Paid overtime for post-docs? Implications!

A new rule issued by the US Department of Labor, scheduled to go into effect on Dec. 1, 2016, is likely to have a major impact on the structure of the biomedical research enterprise in this country. This rule, which was designed to provide help to those at the lower end of the pay scale, has raised the threshold that absolves employers from paying overtime from around $24,000 a year to $47,476 a year.

What does this mean? Currently, it is not required for an employer to pay overtime for any worker earning less than ~$24,000 a year. Accordingly, post-doctoral fellows in the US, whose NIH-recommended salaries begin in the lower $40,000 range do not qualify for overtime. Post-docs who are not at the NIH—particularly those who live and work in less expensive areas of the country, often earn considerably less. The scale could be in the mid-to-high 30K for the midwest or periphery (at least for a starting position). By the current overtime rules, these post-docs still earn well above the $24,000/year threshold, and therefore are also ineligible for overtime pay.

However, with the change in the rules Dec. 1, even post-docs earning $45,000/year will now need to be paid overtime for any work that goes beyond an 8 hour day and 5 day work-week. For many of us who put in 6-7 day weeks, often with 60-80 hours physically in the lab (not to mention reading, writing and thinking science at home) during our post-doctoral stints (and graduate days), a 40 hour work-week just doesn’t seem sufficient to compete in today’s highly competitive world. A post-doc working such hours and intending to obtain a tenure-track position will be at a significant disadvantage if he/she is forbidden from spending more time in the lab or working at home to abide by labor regulations, AND to avoid the employer (i.e., the principal investigator) from having to pay overtime. On top of these serious concerns comes the virtual impossibility of clocking work when dedicated researchers read at home on the computer, pencil ideas on napkins during dinner, and make finger-drawn diagrams in the steam on the shower door.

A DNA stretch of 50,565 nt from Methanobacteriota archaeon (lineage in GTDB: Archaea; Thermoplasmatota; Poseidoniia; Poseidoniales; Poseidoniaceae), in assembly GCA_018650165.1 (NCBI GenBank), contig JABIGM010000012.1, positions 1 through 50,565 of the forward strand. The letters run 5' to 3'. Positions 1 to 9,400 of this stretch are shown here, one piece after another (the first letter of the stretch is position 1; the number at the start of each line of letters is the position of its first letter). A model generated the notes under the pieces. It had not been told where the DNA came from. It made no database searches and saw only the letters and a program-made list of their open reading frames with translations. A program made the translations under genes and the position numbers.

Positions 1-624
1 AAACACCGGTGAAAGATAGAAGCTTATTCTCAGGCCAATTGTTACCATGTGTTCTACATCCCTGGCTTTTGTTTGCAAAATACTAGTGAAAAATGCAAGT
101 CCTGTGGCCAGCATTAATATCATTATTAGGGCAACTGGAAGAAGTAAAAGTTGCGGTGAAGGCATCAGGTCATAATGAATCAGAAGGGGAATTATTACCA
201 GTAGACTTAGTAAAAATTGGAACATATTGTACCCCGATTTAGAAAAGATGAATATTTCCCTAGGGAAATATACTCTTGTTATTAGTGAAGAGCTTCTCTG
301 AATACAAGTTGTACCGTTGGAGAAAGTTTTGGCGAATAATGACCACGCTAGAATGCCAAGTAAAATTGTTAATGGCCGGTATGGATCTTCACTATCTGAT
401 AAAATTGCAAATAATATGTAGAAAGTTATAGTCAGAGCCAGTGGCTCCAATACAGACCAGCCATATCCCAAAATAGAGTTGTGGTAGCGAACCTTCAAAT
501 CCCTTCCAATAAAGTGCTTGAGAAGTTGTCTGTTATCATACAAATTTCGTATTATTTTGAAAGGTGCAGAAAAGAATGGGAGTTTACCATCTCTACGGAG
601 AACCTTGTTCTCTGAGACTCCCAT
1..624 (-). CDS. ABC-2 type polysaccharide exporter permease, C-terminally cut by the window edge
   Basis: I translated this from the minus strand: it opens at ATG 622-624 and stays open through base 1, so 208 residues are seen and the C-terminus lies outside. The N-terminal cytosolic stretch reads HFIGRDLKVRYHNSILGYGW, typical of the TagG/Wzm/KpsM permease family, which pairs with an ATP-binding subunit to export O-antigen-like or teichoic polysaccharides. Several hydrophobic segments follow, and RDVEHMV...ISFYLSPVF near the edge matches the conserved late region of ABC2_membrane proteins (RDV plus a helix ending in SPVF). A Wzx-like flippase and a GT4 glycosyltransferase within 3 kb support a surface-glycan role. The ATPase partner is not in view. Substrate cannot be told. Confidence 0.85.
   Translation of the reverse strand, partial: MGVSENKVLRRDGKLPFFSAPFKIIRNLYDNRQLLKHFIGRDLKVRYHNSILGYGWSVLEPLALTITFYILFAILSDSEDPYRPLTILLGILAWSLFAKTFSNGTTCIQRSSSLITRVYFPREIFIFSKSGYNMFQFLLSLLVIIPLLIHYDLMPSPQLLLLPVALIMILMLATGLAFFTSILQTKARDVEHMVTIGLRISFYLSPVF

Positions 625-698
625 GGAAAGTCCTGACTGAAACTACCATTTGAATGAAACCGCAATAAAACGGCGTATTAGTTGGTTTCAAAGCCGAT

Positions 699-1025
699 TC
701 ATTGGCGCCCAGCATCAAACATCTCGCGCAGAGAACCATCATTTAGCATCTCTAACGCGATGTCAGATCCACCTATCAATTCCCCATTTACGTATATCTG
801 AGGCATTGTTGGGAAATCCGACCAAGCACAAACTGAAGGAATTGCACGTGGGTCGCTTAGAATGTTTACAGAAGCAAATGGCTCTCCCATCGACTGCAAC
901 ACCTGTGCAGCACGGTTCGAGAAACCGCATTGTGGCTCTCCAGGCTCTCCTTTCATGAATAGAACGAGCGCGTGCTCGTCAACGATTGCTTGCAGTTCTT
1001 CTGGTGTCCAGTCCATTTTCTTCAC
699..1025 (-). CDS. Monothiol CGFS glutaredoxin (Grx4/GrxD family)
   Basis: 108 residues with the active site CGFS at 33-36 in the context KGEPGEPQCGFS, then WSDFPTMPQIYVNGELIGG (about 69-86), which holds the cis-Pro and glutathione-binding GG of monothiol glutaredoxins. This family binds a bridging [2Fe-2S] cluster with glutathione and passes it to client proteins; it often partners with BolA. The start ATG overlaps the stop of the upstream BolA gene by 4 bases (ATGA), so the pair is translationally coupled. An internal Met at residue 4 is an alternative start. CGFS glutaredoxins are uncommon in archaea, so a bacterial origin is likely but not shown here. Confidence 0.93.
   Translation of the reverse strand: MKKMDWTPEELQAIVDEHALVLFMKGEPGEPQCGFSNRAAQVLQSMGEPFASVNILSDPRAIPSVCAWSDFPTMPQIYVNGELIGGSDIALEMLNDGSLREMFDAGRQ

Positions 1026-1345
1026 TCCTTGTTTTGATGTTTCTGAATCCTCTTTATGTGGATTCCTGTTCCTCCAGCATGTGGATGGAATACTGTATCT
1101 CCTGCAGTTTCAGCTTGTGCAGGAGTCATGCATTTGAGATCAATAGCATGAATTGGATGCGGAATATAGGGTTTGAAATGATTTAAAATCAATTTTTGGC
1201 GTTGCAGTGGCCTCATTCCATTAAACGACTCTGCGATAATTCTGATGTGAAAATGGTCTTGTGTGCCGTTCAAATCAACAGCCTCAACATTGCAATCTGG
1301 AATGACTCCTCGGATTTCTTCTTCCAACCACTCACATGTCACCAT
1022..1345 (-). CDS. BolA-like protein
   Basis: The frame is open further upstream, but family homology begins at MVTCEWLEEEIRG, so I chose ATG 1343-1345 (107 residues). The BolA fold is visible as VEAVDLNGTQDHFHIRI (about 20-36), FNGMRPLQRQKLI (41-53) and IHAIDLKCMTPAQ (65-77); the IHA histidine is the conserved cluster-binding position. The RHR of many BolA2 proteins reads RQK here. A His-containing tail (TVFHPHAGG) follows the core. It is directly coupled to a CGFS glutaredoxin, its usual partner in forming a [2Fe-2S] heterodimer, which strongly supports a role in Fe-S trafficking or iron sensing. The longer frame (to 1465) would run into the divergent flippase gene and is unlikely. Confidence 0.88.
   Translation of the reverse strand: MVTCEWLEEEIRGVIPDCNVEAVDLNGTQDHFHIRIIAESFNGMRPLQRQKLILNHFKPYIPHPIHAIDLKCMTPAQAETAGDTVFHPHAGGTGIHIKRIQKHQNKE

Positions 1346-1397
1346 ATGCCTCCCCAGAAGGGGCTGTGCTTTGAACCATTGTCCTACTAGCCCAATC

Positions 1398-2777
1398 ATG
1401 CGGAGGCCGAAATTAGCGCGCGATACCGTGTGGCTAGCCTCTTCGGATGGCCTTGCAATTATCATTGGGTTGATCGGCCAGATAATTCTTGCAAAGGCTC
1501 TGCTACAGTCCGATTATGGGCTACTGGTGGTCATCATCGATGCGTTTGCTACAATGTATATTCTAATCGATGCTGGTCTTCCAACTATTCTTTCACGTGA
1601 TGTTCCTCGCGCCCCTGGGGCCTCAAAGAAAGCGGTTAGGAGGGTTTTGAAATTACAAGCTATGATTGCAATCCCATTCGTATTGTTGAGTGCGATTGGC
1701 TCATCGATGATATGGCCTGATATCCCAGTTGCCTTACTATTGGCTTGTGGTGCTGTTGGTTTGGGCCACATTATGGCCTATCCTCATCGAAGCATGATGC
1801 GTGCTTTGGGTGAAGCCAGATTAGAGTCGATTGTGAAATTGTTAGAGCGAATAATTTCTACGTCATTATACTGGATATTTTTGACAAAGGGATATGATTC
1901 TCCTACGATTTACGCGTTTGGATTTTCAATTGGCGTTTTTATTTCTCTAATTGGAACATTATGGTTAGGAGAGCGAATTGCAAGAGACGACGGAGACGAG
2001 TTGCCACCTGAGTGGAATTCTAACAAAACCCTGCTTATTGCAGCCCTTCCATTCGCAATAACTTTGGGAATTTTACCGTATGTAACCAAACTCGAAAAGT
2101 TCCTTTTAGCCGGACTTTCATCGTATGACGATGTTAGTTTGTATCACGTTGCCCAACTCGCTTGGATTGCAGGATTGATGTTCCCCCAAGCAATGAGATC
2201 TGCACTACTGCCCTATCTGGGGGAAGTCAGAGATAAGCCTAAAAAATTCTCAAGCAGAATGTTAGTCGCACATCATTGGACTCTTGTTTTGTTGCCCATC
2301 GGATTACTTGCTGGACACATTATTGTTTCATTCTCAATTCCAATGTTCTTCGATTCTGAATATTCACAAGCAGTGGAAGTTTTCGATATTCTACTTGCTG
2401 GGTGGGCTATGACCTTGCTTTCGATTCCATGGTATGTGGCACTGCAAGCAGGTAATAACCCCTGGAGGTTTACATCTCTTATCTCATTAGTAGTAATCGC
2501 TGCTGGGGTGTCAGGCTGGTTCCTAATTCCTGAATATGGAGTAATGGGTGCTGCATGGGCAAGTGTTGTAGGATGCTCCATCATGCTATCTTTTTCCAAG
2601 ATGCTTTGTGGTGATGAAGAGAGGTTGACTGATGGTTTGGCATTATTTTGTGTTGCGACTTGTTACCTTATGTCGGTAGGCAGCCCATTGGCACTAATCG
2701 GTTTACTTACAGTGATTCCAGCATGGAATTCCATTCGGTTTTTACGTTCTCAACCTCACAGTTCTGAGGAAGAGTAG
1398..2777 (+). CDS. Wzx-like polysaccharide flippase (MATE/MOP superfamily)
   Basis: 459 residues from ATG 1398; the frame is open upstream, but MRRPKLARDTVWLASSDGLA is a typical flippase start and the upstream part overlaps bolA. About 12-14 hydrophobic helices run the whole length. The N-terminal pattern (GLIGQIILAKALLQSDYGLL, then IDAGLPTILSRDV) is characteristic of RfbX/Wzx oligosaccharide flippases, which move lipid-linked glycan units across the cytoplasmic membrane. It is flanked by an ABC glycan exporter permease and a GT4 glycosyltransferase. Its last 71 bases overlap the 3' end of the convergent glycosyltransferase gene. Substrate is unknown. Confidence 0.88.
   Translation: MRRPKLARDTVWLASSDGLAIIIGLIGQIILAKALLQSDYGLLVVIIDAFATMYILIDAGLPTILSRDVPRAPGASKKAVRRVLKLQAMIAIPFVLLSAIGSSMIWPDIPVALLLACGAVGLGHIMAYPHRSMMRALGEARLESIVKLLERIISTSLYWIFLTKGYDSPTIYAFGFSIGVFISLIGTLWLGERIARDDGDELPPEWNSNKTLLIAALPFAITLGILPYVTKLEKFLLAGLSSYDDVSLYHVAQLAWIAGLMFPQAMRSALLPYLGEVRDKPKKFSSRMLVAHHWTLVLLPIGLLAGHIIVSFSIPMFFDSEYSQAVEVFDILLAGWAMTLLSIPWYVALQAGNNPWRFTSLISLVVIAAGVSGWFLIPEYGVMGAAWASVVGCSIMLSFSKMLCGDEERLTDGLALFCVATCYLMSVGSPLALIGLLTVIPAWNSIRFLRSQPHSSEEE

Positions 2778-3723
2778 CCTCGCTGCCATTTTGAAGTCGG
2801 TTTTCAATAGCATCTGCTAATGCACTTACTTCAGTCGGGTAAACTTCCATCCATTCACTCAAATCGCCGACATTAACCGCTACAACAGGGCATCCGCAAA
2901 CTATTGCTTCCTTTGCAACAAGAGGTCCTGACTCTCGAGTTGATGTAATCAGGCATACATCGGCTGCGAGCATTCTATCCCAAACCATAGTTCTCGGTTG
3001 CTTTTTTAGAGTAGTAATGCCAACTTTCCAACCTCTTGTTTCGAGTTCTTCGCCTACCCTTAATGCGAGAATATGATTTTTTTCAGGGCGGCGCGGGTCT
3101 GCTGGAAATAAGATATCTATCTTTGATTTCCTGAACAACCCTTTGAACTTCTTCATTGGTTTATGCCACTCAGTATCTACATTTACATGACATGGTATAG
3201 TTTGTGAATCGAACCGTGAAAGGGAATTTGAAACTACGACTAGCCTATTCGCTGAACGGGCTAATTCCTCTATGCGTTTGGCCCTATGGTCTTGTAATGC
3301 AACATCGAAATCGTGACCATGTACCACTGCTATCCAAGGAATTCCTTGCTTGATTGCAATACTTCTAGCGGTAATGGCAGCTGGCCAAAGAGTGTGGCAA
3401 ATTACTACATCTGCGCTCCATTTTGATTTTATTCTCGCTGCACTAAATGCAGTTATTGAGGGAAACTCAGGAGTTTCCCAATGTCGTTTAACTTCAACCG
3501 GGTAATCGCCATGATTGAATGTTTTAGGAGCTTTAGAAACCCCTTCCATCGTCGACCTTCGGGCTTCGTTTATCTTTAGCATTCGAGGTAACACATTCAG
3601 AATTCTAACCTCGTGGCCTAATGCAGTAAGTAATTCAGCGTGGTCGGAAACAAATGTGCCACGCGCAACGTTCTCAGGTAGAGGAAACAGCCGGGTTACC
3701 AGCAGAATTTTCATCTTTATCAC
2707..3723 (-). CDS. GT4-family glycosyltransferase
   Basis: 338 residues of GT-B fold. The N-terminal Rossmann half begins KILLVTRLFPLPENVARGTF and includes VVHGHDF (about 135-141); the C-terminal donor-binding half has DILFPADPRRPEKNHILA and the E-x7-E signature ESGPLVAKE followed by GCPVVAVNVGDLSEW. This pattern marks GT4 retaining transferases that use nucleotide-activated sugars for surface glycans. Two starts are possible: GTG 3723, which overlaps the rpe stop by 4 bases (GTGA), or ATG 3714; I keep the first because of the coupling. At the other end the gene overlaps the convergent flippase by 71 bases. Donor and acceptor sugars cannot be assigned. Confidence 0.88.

What is the alternative? Raising salaries so that post-docs meet the $47,476/year threshold, and that no overtime pay is necessary. In fact, this is really the only solution, since overtime pay would be practically impossible to enforce.

The problem? I am all in favor of better wages for post-docs and students. However, not only are grants in this country harder and harder to obtain and maintain—but they have not increased with the cost of living in the 13 years since I have been a principal investigator. The cost of research materials and reagents goes up every year. Serum for cell culture has risen to ~$400 for a 500 ml bottle! It’s hard to purchase an antibody for under $400. Students stipends have gone up to ~$25,000, and post-doctoral fellowship stipends have almost doubled since I was a post-doc (between 1998-2003). The starting post-doc stipend at NIH was about $22,000 in 1998—less than a student earns today.

Don’t get me wrong—this is progress! But the problem is that the funding situation has not progressed at all in parallel. It has worsened. And as a result, I predict that while post-docs will soon earn more when they attain their position, I suspect that many fewer researchers will be able to afford a post-doctoral fellow. This means that most likely, post-doctoral positions will be far more competitive to obtain.

Is this all bad? Truthfully, I don’t know. Many claim that we train too many post-docs for too few faculty and biotech positions. Others think that the post-doctoral position awards a final chance for those who may not have succeeded as well they intended as graduate students to prove themselves as highly capable researchers. But in an era where post-doctoral positions are few and far in between—and with attempts to have students graduate timely within 5 years—there may no longer be second chances, and this may increase the pressure on student trainees to be highly productive.



About Steve Caplan

I am a Professor of Biochemistry and Molecular Biology at the University of Nebraska Medical Center in Omaha, Nebraska where I mentor a group of students, postdoctoral fellows and researchers working on endocytic protein trafficking. My first lablit novel, "Matter Over Mind," is about a biomedical researcher seeking tenure and struggling to overcome the consequences of growing up with a parent suffering from bipolar disorder. Lablit novel #2, "Welcome Home, Sir," published by Anaphora Literary Press, deals with a hypochondriac principal investigator whose service in the army and post-traumatic stress disorder actually prepare him well for academic, but not personal success. Novel #3, "A Degree of Betrayal," is an academic murder mystery. "Saving One" is my most recent novel set at the National Institutes of Health. Now IN PRESS: Today's Curiosity is Tomorrow's Cure: The Case for Basic Biomedical Research (CRC PRESS, 2021). All views expressed are my own, of course--after all, I hate advertising.
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